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LITERATURE

 » Full Dark, No Stars - Stephen King's new novella questions mankind's ability to trust others.
[02.21.2011 by Bridget Doyle]

MUSIC

 » The Top 30 Albums of 2010 - Fashionably, fabulously late, our favorite music (and believe me, there was a LOT) of 2010, the year that some have called the best year for music ever. And only some of those fools work here. Plenty of usual suspects, lots of ties and a few surprises that I won't spoil, including our unexpected #1.
[12.24.2010 by The LAS Staff]

MUSIC

 » Live: Surfer Blood/The Drums at Lincoln Hall, Chicago, IL - Remember when Weezer used to put together records that you could sing along to and rock out to? That's what Surfer Blood's show was like!
[11.04.2010 by Cory Tendering]

Music Reviews

Screaming Females - Castle Talk
»Screaming Females
Castle Talk
Don Giovanni
Trent Reznor & Atticus Ross - The Social Network [Original Soundtrack]
»Trent Reznor & Atticus Ross
The Social Network [Original Soundtrack]
The Null Corporation
Deerhunter - Halcyon Digest
»Deerhunter
Halcyon Digest
4AD
No Age - Everything in Between
»No Age
Everything in Between
Sub Pop
Robyn - Body Talk Pt. 1/ Body Talk Pt. 2
»Robyn
Body Talk Pt. 1/ Body Talk Pt. 2
Konichiwa
The Walkmen - Lisbon
»The Walkmen
Lisbon
Fat Possum
Black Heart Procession
Amore del Tropico
Touch & Go

Rating: 9.2/10 ?


October 1, 2004
Yes! Yes! Yes! The salsa inspired sounds of the Black Heart Procession's dark and brooding opus, Amore del Tropico, has wrapped itself around my fevered brain like an icy margarita sombrero and delivered me compassionately into the depths of eternal hell fire.

Before you can really know that the album of your shitty year is beginning, "The End of Love" blurts out of the speakers and into your lap like some ten-second backdrop for a Push, Nevada commercial during a pause in Monday Night Football coverage. What was that? Ah, it was a taste of the paradise that awaits you south of the blood and barbed-wire border that has encircled the ghastly eulogy music of Black Heart Procession's past. Put on your best black Stetson and dust off your bolo tie, it's time to turn that funeral procession into a party train!

While the San Diego outfit is undeniably as dark and drab as ever, Amore del Tropico - their first properly titled album in four full-length outings - ads subtle and overt textures and dimensions to the otherwise blanketing mourning veil of stumbling percussion and drunk, sadistic guitars. There is the lulling invitation to eternal sleep in the album's fifth track, hypnotic with guitars, seductive with keys and downright scary with resonating bass lines, but the barbiturates and booze of "The Invitation" is followed up with the comparatively romping "Did You Wonder" - a splashing account of the brighter stops on the tour of the Black Heart Procession's songbook for the graveyard. The track blasts through the speakers in relatively quick time, clattering to a halt before you can think "Oh, yeah, Three Mile Pilot" and, just as quickly as the rollicking thoughts could come, they disintegrate with the soft tolling of "A Sign On the Road".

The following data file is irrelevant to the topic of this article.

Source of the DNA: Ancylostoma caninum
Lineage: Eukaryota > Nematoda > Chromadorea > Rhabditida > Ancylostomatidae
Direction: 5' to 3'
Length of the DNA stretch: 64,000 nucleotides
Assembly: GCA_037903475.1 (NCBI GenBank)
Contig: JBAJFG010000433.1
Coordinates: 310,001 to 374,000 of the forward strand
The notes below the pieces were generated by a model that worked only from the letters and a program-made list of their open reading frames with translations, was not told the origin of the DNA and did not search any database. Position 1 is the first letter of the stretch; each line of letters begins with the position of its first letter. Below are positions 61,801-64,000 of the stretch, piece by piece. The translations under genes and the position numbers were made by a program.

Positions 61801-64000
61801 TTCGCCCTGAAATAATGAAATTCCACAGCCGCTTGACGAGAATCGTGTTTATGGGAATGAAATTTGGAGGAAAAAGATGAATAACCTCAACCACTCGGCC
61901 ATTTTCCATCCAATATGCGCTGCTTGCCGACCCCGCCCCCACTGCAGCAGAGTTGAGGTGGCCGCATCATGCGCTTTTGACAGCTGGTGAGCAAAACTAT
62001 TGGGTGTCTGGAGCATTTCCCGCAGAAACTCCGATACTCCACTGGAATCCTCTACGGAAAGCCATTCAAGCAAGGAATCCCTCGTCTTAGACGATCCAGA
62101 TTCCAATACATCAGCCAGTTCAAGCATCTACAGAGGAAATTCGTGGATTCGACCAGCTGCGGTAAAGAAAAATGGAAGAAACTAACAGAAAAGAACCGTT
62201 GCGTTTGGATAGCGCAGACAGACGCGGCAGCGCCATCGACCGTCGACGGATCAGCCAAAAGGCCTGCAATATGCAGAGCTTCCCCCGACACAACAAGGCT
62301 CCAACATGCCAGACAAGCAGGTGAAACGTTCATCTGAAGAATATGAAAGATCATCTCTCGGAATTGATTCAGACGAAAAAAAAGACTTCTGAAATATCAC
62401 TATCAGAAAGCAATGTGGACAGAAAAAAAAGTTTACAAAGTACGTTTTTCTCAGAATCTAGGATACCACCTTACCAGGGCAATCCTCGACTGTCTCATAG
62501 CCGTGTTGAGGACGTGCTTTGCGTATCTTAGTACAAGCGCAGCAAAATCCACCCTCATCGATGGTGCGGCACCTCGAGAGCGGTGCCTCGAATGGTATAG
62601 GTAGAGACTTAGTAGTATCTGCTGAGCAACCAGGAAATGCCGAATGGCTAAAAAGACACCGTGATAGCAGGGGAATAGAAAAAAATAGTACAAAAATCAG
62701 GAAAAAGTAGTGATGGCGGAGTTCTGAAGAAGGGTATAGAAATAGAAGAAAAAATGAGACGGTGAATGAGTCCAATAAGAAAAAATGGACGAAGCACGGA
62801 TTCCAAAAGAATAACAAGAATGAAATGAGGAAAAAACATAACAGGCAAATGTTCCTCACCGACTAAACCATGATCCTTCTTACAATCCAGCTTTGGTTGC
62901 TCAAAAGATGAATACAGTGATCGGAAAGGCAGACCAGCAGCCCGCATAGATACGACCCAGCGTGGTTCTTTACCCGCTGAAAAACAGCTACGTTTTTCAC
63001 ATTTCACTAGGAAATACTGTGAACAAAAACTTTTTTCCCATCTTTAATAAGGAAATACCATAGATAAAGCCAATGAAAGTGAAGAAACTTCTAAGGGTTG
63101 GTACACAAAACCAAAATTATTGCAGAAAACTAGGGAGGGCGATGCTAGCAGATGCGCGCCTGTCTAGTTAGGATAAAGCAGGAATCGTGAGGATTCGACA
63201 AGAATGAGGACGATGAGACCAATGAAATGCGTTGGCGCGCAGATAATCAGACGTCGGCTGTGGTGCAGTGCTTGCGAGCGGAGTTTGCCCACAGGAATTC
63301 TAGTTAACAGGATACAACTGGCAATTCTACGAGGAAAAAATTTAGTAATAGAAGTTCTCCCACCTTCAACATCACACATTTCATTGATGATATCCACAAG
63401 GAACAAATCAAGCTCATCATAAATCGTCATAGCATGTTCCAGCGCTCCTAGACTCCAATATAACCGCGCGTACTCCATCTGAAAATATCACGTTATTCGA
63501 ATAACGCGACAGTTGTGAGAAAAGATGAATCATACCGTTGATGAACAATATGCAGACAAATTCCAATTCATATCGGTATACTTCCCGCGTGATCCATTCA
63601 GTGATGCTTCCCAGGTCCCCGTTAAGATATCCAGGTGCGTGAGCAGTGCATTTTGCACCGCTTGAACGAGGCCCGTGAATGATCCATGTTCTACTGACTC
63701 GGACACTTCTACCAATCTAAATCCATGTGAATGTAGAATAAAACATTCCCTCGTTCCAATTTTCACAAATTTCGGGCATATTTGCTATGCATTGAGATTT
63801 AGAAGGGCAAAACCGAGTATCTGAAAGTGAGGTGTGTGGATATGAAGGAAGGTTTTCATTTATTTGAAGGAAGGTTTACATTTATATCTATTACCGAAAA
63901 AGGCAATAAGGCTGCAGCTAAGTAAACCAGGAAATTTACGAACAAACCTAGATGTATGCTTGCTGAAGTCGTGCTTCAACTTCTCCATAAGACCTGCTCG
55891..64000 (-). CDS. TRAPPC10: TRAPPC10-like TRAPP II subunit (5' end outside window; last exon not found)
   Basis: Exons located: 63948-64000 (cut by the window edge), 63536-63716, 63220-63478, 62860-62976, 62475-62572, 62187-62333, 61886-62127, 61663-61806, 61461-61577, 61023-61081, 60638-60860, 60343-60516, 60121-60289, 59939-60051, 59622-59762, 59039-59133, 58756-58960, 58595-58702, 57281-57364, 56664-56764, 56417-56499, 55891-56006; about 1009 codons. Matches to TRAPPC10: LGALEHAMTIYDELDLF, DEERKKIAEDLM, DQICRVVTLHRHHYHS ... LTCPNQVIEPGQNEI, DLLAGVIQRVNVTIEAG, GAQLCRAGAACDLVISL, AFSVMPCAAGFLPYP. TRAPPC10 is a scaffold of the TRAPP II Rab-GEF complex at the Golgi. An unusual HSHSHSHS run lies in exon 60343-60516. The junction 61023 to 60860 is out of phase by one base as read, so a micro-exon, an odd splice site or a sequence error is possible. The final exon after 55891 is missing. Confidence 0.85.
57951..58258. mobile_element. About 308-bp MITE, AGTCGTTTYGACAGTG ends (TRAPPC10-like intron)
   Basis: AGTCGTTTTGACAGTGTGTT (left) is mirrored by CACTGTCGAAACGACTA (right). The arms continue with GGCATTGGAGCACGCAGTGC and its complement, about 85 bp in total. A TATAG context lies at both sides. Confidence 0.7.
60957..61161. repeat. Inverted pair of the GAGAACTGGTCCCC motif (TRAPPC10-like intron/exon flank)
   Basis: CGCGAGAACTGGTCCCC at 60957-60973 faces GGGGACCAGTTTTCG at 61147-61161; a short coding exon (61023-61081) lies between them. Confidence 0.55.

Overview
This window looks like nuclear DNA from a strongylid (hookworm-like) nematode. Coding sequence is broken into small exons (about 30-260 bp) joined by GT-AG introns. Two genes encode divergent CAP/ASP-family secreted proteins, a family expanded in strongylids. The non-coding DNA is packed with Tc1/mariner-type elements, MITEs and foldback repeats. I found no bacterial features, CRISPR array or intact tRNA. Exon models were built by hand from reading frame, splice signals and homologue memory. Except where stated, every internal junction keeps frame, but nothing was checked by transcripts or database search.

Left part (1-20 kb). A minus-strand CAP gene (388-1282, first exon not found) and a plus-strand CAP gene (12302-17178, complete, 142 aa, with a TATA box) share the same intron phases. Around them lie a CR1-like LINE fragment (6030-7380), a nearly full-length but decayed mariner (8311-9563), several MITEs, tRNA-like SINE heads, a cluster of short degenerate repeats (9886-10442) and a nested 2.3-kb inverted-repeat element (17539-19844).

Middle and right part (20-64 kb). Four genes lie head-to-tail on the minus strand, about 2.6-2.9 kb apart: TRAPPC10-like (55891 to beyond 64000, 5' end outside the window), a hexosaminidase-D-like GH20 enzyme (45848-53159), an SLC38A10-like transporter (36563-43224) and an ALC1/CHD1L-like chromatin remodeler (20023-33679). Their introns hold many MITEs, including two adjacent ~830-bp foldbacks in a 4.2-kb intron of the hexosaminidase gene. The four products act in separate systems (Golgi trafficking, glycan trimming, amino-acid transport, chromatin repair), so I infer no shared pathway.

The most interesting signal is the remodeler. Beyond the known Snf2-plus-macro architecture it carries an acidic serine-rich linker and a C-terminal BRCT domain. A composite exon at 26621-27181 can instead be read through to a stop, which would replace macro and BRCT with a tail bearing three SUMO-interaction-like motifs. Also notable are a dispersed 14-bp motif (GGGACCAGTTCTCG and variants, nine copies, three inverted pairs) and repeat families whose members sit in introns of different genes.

If you took the cast and crew of David Lynch's Mulholland Drive down to the Yucatan peninsula for a weekend and had John Singleton re-write the script with Quentin Tarantino, Amore del Tropico might pass as the score. The fifteen tracks and interludes are soaked in the saturnine cloud of the Black Heart Procession's previous efforts, but the morbid, plodding desperation of record has been somewhat replaced by an exotic flavor of lust and intrigue with a twisted sense of deception and faithlessness, with the occasional three-wheel motion of Boyz N the Hood's more cinematic, slow-burning moments (check the intro to "A Cry for Love"). Songs like "Before the People" and "Fingerprints" won't find a place in one of those "girls' night out" Mitsubishi commercials, but they'll find a place in that hardened lump of coal you call your heart, you sinister connoisseur of western wear, you.

Reviewed by Eric J Herboth
Eric J. Herboth is the founder, publisher and Managing Editor of LAS magazine. He is a magazine editor, freelance writer, bike mechanic, commercial pilot, graphic designer, International Scout enthusiast and giver of the benefit of the doubt. He currently lives in rural central Germany with his two best friends, dog Awahni and cat Scout.

See other reviews by Eric J Herboth

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